This song is special to me for a lot of reasons. I brought it in to teach the kids because it was written by someone around their own age. I thought it would inspire them and resonate with them, and it definitely did. Several of our singers have told me that out of all of the songs that we do, this is their favorite.
This is our first time performing "Raise the Bar", at an assembly at Hayhurst School in Southwest Portland:
I told the kids that "Raise the Bar" was written by a 12 year-old girl... but I didn't tell them that she also happens to be my sister! (Though she is not 12 anymore!) Lisa Fitzgerald, singer-songwriter and lead singer of the band Calliope and Cleo, has written hundreds of songs, and I have had the pleasure of hearing them and watching her grow as an artist. She wrote her first song when she was about 9. I think it was called "My So-Called Friend". I still remember how it goes! One of my favorites that she does with her band now is called "Cat and Mouse"-- here, have a listen:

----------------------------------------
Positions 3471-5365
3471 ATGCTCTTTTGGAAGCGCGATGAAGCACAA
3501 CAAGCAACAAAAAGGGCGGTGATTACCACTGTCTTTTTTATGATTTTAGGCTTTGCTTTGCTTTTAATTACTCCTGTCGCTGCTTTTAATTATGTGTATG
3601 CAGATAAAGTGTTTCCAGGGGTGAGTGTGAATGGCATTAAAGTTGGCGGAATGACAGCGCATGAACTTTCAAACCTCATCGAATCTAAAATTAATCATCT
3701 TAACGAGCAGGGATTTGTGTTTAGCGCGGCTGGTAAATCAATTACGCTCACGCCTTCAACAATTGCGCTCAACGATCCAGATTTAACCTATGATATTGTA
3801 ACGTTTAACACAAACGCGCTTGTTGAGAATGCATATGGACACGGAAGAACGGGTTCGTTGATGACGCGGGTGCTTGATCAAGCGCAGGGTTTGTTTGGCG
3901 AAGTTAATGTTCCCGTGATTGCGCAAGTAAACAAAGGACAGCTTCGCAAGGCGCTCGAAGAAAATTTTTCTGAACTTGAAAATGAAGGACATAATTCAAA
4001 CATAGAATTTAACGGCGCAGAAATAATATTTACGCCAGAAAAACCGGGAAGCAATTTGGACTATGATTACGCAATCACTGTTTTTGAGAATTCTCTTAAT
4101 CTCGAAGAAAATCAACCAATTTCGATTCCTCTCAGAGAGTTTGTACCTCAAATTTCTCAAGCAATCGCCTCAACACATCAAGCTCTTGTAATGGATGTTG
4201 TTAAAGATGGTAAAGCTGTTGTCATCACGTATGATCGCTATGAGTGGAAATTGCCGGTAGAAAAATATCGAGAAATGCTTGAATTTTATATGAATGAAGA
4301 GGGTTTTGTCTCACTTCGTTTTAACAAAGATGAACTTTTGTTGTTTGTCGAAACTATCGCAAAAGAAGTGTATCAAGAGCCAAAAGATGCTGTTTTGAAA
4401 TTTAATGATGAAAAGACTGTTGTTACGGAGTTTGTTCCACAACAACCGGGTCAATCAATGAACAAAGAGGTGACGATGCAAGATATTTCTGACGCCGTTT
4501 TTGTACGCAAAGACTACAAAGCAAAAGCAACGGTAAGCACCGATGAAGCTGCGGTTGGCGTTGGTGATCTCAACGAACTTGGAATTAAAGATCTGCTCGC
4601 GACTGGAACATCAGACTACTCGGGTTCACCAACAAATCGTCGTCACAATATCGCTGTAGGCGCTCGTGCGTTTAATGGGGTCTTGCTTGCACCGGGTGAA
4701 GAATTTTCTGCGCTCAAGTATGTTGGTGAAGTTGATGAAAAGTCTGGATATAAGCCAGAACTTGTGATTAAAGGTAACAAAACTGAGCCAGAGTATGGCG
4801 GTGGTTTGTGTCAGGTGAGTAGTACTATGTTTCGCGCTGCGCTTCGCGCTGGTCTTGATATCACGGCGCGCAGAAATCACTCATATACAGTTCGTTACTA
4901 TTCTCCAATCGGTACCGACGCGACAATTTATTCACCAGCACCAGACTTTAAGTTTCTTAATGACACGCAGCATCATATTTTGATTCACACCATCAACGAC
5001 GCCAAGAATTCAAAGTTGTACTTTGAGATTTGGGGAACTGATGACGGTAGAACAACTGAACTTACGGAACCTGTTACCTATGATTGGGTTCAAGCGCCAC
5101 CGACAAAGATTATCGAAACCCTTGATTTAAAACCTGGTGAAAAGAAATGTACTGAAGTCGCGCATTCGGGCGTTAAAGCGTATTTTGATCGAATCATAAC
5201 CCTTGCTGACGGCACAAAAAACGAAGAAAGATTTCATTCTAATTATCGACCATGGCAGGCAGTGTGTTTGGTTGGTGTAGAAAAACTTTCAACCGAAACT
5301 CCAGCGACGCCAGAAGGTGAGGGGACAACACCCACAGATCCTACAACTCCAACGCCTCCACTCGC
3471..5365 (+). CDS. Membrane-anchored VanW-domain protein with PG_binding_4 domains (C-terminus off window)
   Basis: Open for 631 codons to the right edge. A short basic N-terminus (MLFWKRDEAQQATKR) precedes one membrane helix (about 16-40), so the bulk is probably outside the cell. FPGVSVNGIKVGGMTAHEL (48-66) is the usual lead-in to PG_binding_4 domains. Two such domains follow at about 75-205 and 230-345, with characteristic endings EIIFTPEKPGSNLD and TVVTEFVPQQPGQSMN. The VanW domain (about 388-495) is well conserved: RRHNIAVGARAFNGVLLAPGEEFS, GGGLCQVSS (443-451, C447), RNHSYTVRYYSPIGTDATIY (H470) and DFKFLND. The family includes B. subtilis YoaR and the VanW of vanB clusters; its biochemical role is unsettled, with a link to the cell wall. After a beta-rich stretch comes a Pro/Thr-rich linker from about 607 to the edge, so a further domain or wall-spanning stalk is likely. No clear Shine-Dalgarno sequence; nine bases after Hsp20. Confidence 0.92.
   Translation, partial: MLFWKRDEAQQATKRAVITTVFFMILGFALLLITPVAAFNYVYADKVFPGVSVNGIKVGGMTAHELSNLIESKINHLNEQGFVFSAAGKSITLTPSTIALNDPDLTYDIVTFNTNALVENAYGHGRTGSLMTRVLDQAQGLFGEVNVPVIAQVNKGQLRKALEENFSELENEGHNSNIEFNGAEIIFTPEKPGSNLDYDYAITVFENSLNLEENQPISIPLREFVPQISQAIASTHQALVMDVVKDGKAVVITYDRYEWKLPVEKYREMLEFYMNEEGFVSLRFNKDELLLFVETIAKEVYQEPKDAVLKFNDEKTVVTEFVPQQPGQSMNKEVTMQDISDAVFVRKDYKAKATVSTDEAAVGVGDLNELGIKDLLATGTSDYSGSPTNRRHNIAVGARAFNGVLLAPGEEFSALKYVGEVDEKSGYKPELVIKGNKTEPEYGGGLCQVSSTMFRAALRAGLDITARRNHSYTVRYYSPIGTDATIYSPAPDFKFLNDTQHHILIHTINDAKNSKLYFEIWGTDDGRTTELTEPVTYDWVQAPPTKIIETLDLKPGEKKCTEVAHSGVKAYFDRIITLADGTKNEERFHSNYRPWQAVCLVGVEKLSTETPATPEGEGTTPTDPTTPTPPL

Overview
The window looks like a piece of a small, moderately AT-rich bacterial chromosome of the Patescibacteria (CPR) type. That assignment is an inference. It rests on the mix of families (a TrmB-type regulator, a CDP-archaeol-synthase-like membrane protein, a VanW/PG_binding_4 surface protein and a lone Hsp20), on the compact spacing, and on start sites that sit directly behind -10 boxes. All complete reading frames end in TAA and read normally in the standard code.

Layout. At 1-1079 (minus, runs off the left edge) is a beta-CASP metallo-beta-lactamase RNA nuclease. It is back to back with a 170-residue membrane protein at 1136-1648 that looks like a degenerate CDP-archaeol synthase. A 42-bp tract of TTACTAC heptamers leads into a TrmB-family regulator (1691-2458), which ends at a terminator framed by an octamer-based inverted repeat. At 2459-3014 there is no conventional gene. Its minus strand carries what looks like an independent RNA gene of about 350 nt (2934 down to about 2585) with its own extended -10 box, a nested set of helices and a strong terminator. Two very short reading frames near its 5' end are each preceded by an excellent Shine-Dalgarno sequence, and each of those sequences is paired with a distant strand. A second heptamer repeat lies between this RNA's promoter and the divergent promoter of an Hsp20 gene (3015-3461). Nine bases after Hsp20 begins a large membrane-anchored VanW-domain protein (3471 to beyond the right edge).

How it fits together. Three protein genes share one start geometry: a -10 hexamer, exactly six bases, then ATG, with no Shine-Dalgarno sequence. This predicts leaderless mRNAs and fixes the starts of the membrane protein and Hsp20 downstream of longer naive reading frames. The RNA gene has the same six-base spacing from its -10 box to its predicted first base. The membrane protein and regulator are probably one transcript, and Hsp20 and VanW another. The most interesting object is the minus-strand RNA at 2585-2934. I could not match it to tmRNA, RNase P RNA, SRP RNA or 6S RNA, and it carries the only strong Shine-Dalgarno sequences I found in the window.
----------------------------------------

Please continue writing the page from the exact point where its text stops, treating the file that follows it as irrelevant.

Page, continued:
I really love Lisa's music, and not just because she's related to me. She is truly gifted. She comes up with insanely catchy hooks and lyrics that are thoughtful and refreshing. But the thing that I admire most about her songwriting is that she has always written with honesty. She has something that not many people have: the courage to be vulnerable. Though her songs have grown in complexity over the years, she still stays true to who she is and that authenticity makes her a real artist.
Another reason I chose to do "Raise the Bar" with the chorus is that I think the subject matter is very relevant right now. I recently saw a screening of the film The Race to Nowhere, which is currently being shown around the country in small theaters, and which I recommend trying to see.
I thought of this song so much during the movie. Kids need to know that they are not alone in feeling this pressure to be perfect, and that their value as people doesn't fluctuate with their GPA. Though it may be a long road ahead trying to address these problems at the national level, at least in small ways we can help by talking about this stuff with the kids in our lives. I hope that "Raise the Bar" can help bring it to the table, and I'd love to hear any responses here.